In the years since, Joe has collected and privately placed over forty pieces of the work of the Giuliano family; some from the father, and some from the sons, Carlo Joseph and Arthur.  The current collection features twenty three examples, each one a treasure in its own right.  The crown jewel, in Murawski’s eyes, is an extremely rare multicolored enamel cross (shown below).  Acquired from a private source, the cross is a true one of a kind.

Giuliano cross 8-24c.eps     Giuliano cross back 9-09.eps

In what can only be called a case of mysterious disappearance, eight Giuliano pieces vanished four years ago.  We had kept the rarest of the collection in one box in Joe’s office…  a gem-set bracelet worn by Queen Victoria (pictured below), an agate scarab and enamel pendant, a garnet-carved cameo of the Greek god Mercury, a multicolored sapphire and enamel bar pin, a moonstone cruciform pendant, a black and white enameled mourning locket, an oversize Lapis Lazuli cross, a heart-shaped pendant depicting a multicolored enamel cherub (shown below), and a fine carved opal cameo with rose cut diamond frame.  All of these were in a cardboard box, marked on one corner was the word “Giuliano” in Joe’s handwriting.

giuliano-victoria     cherub

It was a late summer day in August of 2012.  Joe had a client in the office, and as was his habit, he showed the Giuliano collection.  Playback of video surveillance shows him opening the butterfly-style box containing the Victoria bracelet, sharing it with the client, then placing it on the desk beside him.  This is the last tangible evidence of those pieces.  They were never seen again.  Several theories have been postulated – perhaps the box was knocked off the desk into the garbage can.  Perhaps they were stolen.  Perhaps the box is still here somewhere…  waiting to be found.  Four years have passed since that fateful day, without even a hint as to what may have transpired.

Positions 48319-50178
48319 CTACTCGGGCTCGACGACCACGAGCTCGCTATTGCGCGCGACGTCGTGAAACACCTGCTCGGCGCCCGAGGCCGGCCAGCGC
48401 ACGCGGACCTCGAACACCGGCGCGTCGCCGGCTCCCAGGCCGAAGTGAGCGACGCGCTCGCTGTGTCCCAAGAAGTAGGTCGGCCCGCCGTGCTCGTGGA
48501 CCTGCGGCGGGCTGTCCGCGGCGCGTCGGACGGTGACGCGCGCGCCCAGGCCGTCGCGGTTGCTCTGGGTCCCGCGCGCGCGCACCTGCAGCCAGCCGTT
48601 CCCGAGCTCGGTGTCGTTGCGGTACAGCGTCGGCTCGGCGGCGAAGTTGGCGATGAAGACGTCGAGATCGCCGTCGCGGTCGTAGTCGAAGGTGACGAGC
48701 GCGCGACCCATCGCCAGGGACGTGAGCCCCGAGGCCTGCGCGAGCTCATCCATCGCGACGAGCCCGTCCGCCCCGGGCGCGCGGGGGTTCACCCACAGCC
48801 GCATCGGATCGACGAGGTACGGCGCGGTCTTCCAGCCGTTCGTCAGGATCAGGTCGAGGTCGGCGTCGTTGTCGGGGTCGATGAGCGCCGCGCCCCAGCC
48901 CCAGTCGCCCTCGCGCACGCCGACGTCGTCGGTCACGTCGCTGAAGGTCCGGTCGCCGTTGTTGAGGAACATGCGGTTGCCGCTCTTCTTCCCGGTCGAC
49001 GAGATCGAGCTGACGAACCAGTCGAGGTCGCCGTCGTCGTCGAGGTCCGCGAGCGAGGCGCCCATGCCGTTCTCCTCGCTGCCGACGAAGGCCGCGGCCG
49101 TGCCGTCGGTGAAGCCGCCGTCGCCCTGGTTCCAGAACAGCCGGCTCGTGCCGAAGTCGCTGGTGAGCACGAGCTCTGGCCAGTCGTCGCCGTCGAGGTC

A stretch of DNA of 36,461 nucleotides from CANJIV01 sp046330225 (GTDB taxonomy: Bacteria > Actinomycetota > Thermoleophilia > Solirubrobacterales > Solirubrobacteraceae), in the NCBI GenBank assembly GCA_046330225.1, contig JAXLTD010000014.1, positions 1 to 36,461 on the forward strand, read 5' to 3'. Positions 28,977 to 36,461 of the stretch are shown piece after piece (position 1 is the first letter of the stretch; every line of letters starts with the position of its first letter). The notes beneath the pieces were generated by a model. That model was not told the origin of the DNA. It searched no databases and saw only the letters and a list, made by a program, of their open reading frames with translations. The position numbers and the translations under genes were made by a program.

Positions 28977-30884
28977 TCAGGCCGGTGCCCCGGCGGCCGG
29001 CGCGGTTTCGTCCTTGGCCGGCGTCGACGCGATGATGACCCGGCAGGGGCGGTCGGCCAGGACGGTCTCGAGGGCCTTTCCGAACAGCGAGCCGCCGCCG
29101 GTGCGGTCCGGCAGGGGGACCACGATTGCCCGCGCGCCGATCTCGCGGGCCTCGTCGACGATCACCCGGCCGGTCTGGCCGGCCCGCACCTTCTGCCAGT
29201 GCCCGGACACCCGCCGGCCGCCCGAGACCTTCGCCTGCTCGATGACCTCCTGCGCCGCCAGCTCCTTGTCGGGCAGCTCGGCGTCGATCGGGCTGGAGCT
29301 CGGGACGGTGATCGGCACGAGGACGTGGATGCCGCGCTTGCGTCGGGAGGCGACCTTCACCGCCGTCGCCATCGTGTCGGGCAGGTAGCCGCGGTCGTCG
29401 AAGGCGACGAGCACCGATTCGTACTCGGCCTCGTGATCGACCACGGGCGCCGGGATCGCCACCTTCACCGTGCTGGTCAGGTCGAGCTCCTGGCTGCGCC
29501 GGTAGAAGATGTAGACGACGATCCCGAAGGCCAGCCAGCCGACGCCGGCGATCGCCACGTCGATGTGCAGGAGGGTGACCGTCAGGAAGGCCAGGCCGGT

It was only in researching this post that I discovered that ours was not the first box of missing Giuliano jewelry.  After his death in 1895, Carlo the father bequeathed a selection of his enamels to the South Kensington Museum (Victoria & Albert Museum) to be displayed outside the tea room.  In 1899, the box that contained the pieces was stolen.  Experts theorized that the items were melted for scrap gold value.

For a collection that began with a stoke of luck, it nearly ended with a stroke of misfortune.  In the days and weeks after the loss, our passion for the collection waned.  However, as more time passed Joe added several newly acquired pieces to the collection (like the brooch pictured below).  Our original love was restored.  The Giuliano collection is once again in its place of honor, quietly gracing the top tier of our museum case.


Written by Carrie Martin